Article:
Nighttime artificial outdoor lighting was associated with impaired glucose control and increased diabetes risk, a cross-sectional study in China showed.
In a nationally representative sample of 98,658 adults, the prevalence of diabetes was 28% higher among people exposed to the greatest levels of artificial outdoor light compared with those who had the least exposure (adjusted prevalence ratio [PR] 1.28, 95% CI 1.03-1.60), reported Yu Xu, PhD, of the Shanghai Jiaotong University School of Medicine, and colleagues in Diabetologia.
Each quintile increase of artificial light exposure was associated with a 7% increase in diabetes prevalence (adjusted PR 1.07, 95% CI 1.02-1.12). Artificial light exposure also was linked with higher HbA1c and fasting glucose levels as well as reductions in beta cell function, Xu’s group said.
“The current study is the largest epidemiological study to test the hypothesis that increased exposure to outdoor LAN [light at night] is associated with a higher possibility of developing hyperglycemia, insulin resistance, and diabetes,” the researchers wrote.
“Our findings contribute to the growing literature suggesting that LAN is detrimental to health and demonstrate that LAN may be a potential novel risk factor for diabetes,” Xu and co-authors added.
The findings also may have global implications, they suggested: more than 80% of the world’s population and 99% of Americans and Europeans live under light-polluted skies, according to a recent study.
Exposure to artificial light at night may increase metabolic disease risk by disrupting circadian rhythms, the researchers noted. This disruption can lead to changes in physiological and metabolic factors including activity levels, body temperature, food intake, lipid profile, insulin sensitivity, glucose metabolism, and levels of plasma melatonin, glucocorticoids, and fatty acids, they said.
Previous studies have tied artificial outdoor light to health problems such as obesity, psychiatric disorders, and cancer. A prospective study of older adults in Hong Kong, for example, linked artificial light with an increased risk of hospitalization or death from coronary heart disease. Few studies, however, have examined a link with diabetes, Xu’s group observed.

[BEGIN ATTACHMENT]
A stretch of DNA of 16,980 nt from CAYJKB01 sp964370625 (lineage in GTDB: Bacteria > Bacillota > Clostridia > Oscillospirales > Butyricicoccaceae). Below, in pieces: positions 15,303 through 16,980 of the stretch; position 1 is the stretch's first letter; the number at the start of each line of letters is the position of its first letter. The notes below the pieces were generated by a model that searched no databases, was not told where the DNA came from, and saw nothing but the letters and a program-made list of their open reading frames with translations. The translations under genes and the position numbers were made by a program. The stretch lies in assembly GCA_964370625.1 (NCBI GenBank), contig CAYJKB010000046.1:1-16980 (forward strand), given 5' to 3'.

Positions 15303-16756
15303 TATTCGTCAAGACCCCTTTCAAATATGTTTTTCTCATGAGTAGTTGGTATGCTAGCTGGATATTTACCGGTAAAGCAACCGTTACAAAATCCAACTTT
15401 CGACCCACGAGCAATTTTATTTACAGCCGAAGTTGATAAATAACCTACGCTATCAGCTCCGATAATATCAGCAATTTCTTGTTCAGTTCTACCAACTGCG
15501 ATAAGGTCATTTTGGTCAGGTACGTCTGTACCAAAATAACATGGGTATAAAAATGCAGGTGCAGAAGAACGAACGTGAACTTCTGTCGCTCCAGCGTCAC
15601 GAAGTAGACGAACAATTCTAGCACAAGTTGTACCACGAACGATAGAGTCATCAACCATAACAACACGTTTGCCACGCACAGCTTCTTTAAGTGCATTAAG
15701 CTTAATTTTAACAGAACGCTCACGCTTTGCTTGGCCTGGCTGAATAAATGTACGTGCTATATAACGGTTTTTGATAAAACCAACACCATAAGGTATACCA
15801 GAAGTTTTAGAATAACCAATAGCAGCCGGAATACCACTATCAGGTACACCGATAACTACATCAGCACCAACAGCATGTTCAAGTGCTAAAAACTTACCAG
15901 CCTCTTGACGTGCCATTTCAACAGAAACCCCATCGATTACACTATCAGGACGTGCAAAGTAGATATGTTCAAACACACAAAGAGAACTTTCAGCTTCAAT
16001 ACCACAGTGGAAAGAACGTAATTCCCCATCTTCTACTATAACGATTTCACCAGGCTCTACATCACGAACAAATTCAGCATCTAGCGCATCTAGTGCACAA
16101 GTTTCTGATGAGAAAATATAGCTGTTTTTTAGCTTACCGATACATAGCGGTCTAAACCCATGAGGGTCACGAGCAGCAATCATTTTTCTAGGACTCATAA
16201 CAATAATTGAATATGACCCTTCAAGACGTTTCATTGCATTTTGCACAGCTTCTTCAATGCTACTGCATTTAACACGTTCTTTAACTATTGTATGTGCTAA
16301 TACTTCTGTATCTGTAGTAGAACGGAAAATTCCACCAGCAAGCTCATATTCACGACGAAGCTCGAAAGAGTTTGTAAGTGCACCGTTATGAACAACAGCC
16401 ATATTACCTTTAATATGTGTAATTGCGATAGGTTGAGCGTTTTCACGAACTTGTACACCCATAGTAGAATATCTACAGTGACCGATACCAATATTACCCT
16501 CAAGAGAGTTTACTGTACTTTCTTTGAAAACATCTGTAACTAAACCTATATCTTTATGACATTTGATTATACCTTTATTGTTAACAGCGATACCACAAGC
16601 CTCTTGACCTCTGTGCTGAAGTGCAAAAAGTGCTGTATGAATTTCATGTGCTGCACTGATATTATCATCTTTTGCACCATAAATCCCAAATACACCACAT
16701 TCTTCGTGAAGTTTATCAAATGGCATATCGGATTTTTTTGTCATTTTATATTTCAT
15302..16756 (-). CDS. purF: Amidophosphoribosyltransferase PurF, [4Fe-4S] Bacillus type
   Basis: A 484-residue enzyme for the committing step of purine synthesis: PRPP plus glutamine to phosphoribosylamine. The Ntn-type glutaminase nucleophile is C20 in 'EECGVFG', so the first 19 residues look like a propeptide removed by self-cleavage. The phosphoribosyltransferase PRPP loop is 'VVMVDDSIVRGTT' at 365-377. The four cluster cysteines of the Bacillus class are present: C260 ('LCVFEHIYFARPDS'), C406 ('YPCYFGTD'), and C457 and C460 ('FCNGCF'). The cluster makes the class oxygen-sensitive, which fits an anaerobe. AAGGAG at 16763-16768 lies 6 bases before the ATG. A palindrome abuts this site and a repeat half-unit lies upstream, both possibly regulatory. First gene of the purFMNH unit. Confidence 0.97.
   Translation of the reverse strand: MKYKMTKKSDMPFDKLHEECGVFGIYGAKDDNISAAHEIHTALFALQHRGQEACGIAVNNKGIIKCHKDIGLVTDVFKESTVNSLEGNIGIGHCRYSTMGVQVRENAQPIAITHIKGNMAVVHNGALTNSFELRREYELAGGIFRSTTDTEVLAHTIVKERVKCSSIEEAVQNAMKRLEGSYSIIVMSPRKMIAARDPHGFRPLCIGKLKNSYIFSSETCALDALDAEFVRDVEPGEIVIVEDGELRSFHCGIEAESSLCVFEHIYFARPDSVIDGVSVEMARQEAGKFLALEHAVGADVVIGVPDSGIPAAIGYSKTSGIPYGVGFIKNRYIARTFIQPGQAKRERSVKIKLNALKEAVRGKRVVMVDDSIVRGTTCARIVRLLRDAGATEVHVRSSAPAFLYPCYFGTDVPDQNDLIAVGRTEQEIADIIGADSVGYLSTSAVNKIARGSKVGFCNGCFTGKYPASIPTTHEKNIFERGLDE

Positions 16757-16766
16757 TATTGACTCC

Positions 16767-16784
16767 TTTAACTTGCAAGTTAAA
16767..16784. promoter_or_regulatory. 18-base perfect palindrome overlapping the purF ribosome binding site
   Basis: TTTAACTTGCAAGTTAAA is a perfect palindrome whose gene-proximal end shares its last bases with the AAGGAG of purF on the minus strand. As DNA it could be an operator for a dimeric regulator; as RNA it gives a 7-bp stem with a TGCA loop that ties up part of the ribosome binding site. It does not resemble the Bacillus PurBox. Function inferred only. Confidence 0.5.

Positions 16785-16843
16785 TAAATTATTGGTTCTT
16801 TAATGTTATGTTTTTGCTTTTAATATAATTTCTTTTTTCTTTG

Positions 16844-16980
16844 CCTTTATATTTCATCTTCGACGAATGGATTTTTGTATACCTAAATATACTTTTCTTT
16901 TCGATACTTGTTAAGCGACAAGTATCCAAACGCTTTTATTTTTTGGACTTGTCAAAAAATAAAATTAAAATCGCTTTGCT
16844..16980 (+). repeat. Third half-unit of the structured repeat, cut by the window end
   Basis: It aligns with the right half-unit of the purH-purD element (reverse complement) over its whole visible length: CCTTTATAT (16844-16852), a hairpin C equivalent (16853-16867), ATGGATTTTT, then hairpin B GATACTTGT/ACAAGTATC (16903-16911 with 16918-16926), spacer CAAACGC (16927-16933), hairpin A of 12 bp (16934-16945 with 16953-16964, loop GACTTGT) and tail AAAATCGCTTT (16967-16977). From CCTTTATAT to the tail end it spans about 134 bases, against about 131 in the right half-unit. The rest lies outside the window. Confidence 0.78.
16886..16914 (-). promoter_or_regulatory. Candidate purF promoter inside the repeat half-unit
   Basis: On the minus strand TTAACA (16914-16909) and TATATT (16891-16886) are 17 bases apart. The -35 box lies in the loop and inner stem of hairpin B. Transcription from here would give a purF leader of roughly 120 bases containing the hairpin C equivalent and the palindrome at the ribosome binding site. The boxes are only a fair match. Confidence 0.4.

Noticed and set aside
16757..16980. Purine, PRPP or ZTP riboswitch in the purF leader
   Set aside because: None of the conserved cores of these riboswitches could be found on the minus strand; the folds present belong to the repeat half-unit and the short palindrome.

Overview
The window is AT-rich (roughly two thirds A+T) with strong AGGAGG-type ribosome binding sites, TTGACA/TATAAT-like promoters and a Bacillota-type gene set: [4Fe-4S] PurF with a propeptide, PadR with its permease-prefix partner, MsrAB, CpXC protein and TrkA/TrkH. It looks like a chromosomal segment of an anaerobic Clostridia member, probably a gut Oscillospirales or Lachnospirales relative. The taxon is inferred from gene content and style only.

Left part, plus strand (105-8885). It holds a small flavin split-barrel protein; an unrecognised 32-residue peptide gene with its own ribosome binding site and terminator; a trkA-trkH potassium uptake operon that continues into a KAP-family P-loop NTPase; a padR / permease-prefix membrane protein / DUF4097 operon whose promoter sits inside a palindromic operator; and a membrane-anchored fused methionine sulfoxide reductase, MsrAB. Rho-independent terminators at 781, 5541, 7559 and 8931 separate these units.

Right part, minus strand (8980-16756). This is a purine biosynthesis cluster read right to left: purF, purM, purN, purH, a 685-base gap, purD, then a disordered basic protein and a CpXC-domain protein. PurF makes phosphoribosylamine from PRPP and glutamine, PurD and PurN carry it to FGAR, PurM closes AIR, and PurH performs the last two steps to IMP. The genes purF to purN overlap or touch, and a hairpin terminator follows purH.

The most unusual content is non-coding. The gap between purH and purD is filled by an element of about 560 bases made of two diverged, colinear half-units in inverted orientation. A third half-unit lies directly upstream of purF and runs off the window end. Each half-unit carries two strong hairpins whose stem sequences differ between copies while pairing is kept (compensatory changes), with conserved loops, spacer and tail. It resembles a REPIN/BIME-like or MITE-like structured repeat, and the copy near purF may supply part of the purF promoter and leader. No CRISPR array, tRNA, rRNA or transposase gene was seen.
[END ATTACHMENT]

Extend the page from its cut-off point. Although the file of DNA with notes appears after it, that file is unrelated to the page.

Xu and colleagues used satellite data from the U.S. Defense Meteorological Satellite Program that contained annual composite images of outdoor light at night excluding sun and moon luminance, clouds, atmospheric lighting, and ephemeral events such as fires. “Although these images capture only a fraction of the light originating from the Earth’s surface, they represent the relative intensity of night-time illumination at ground level,” the researchers said.
Study participants came from the China Noncommunicable Disease Surveillance Study. Conducted in 2010, this survey included individuals in 162 study sites in all 31 provinces, autonomous regions, and municipalities of mainland China. Participants were 18 or older and had lived in their current residence for at least 6 months.
Participants were assigned a category of light exposure based on geographic region. Diabetes was defined by American Diabetes Association criteria. Insulin resistance was assessed by HOMA-IR and beta cell function by HOMA-B.
Mean age of participants was about 43 and 49.2% were women. Participants in higher quintiles of outdoor light exposure were more likely to be older, have a higher body-mass index (BMI) and household income, and live in an urban area. Those in lower quintiles of outdoor lighting reported higher levels of physical activity and fewer years of education.
Findings were adjusted for age, sex, education, smoking status, alcohol use, physical activity, family history of diabetes, household income, urban vs rural location, antihypertensive medications, lipid-lowering medications, and BMI.
The study’s cross-sectional design might not accurately reflect long-term exposure to artificial outdoor lights, the researchers acknowledged. In addition, satellite data represented a rough estimate of an individual’s actual exposure, they said.
“Our findings contribute to the growing literature suggesting that LAN is detrimental to health and demonstrate that LAN may be a potential novel risk factor for diabetes,” Xu and colleagues noted. “However, we advise caution against causal interpretation of the findings and call for further studies involving direct measurement of individual exposure to LAN.”